For one thing, for refinancing the home in the example above, you're now searching for a mortgage loan for only 52% of the total value of the home, rather than the 80% you were looking for in the first place. This opens up a whole world of new lenders that would be willing to take on the risk of lending you the money.

Any time your equity is enough so that you're financing less than 70% of your home's value, it's much easier to find lenders that will compete for your business, even if your credit leaves a bit to be desired.

In addition to making it easier to find a lender with more attractive terms than your original mortgage, your equity can also make it possible for you to obtain a good chunk of cash, which you can use to pay off your high-interest debts or make a major purchase.

Cashing Out Your Equity

When you receive cash along with your refinance, it's called “cashing out your equity.” Keep in mind, however, that whatever equity you cash out in your refinancing process becomes part of the money you're borrowing with the new loan.

For instance, in our example above, you owe $77,000 on your current loan. When you refinance, your new loan may be closer to $87,000 if they roll the closing costs into the new loan. You won't “feel” the costs of the closing, because you won't have to pay them in cash, but they exist and get rolled into the new loan.

If you wanted to cash out some of your equity, but you still wanted to keep under the recommended 70% re-financing threshold, you would first figure 70% of your home's value. At a $150,000 value, you could finance up to $105,000. So let's say that the amount owing, plus the closing costs come to $87,000, ($77,000 is owed, plus $10,000 in closing costs), you could still cash out $18,000 and remain within your 70%. ($87,000 + $18,000 = $105,000)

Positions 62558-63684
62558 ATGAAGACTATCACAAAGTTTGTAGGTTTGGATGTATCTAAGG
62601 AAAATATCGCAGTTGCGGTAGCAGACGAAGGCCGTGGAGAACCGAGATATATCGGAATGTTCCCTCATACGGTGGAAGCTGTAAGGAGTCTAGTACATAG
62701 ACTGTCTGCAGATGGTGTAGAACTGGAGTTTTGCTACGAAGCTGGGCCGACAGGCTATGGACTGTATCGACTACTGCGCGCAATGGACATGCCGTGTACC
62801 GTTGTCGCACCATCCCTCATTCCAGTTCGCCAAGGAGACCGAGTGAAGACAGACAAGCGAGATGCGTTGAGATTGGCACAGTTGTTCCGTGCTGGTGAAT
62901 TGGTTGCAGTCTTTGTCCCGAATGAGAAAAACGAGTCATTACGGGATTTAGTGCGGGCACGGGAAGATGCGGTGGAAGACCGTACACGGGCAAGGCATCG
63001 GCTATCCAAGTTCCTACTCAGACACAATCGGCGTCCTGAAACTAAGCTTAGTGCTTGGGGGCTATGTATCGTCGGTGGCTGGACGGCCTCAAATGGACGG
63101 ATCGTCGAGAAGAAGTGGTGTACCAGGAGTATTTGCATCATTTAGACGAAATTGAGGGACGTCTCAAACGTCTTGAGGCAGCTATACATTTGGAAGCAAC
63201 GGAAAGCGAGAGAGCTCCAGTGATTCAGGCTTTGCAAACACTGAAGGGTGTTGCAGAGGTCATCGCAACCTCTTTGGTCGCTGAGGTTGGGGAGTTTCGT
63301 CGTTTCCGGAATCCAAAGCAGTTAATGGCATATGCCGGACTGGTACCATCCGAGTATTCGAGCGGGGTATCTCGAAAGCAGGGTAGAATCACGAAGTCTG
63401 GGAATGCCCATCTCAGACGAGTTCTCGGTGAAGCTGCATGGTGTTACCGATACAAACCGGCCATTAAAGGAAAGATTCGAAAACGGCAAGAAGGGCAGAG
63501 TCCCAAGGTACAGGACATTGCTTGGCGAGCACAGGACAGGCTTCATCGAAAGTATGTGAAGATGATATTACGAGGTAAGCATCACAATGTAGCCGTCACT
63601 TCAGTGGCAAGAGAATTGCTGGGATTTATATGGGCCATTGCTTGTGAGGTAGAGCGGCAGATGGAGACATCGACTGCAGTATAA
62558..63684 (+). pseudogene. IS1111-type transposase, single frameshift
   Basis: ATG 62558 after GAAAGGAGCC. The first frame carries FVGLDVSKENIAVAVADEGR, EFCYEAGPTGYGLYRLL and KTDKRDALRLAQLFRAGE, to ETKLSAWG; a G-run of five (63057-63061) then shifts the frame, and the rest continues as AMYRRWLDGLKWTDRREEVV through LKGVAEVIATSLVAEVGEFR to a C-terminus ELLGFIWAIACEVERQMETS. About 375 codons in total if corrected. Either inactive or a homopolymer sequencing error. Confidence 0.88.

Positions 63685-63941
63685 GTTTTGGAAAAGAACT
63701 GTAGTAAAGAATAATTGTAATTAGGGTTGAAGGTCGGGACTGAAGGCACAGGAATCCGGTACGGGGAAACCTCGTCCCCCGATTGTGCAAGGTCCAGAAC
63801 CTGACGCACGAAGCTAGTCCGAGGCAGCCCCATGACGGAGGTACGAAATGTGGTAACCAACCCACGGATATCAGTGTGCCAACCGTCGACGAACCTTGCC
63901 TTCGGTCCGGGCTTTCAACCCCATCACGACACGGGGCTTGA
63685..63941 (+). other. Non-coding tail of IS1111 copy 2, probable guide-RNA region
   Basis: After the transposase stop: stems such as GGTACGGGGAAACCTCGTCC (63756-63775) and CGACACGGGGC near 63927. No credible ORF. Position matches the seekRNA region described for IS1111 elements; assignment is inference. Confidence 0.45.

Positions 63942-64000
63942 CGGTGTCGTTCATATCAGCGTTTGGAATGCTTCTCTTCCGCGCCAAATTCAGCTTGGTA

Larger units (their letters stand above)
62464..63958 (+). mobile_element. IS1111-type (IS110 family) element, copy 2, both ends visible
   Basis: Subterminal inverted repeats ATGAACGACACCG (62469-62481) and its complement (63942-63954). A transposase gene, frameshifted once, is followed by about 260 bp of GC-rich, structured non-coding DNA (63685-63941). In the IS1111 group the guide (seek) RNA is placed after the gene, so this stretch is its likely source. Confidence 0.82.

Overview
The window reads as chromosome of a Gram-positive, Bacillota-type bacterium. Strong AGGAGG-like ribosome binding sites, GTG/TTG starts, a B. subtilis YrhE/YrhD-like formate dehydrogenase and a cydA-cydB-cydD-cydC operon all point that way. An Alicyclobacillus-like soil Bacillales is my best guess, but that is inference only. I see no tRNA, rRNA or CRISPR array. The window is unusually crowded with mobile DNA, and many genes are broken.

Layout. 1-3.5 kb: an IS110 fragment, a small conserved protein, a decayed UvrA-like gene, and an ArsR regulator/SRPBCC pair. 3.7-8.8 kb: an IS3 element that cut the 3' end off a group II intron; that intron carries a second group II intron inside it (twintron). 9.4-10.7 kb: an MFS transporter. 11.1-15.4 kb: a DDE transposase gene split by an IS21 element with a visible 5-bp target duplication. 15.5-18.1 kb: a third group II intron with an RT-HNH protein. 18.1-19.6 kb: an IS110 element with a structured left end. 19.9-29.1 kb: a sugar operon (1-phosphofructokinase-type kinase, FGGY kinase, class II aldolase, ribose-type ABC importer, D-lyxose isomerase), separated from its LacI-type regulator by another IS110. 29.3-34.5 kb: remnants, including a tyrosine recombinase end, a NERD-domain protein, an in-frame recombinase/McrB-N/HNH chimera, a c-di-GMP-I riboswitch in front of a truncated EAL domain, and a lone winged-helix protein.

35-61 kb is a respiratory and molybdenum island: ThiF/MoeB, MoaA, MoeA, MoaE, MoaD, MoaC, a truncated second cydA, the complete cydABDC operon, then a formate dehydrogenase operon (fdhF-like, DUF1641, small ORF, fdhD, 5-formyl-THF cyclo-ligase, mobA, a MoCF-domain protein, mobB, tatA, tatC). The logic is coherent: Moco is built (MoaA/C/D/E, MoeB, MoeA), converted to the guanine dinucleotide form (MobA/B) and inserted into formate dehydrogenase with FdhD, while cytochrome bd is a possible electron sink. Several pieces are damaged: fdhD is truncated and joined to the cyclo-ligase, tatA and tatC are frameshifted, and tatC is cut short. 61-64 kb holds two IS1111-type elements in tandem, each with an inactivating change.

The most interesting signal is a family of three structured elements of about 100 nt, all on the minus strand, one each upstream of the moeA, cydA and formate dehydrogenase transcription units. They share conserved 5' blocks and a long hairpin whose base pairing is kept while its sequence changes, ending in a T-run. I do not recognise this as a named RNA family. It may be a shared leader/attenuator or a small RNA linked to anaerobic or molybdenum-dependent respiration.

If you have good credit, you could cash out even more of your equity and look for someone to finance 80% of the loan. This would give you another $15,000 in cash, but your new loan would be for $120,000 instead of the $77,000 you now have. Even with a lower interest rate, your mortgage payments would, in all likelihood, go up.

Refinancing your mortgage with an equity cash-out sometimes makes financial sense, even if you'd be starting out on a new mortgage loan for a higher amount than your current loan. You can pay off higher-interest debts or use the funds to make a cash purchase, saving yourself the interest you'd have to pay on taking out a loan for the purchase.